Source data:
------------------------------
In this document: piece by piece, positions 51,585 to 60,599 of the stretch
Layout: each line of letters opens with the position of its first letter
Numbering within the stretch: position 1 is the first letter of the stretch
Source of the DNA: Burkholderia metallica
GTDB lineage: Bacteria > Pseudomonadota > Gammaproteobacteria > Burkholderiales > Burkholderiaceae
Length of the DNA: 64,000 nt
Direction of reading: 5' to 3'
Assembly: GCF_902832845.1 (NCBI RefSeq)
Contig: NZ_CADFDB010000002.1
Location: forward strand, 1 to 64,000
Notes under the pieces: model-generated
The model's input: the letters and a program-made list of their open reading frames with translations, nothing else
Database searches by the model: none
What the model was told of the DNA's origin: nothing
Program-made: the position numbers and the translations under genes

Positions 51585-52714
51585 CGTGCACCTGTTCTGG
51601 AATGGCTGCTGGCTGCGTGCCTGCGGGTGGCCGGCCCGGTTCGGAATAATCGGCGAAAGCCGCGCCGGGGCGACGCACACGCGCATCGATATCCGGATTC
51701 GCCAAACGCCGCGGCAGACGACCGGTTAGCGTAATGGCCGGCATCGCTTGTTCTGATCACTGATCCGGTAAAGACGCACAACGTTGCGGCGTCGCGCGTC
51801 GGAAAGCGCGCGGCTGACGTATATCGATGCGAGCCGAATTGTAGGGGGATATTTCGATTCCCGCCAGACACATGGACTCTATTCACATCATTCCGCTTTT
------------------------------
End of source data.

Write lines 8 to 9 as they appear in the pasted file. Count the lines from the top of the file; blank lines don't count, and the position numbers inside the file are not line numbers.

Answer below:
Assembly: GCF_902832845.1 (NCBI RefSeq)
Contig: NZ_CADFDB010000002.1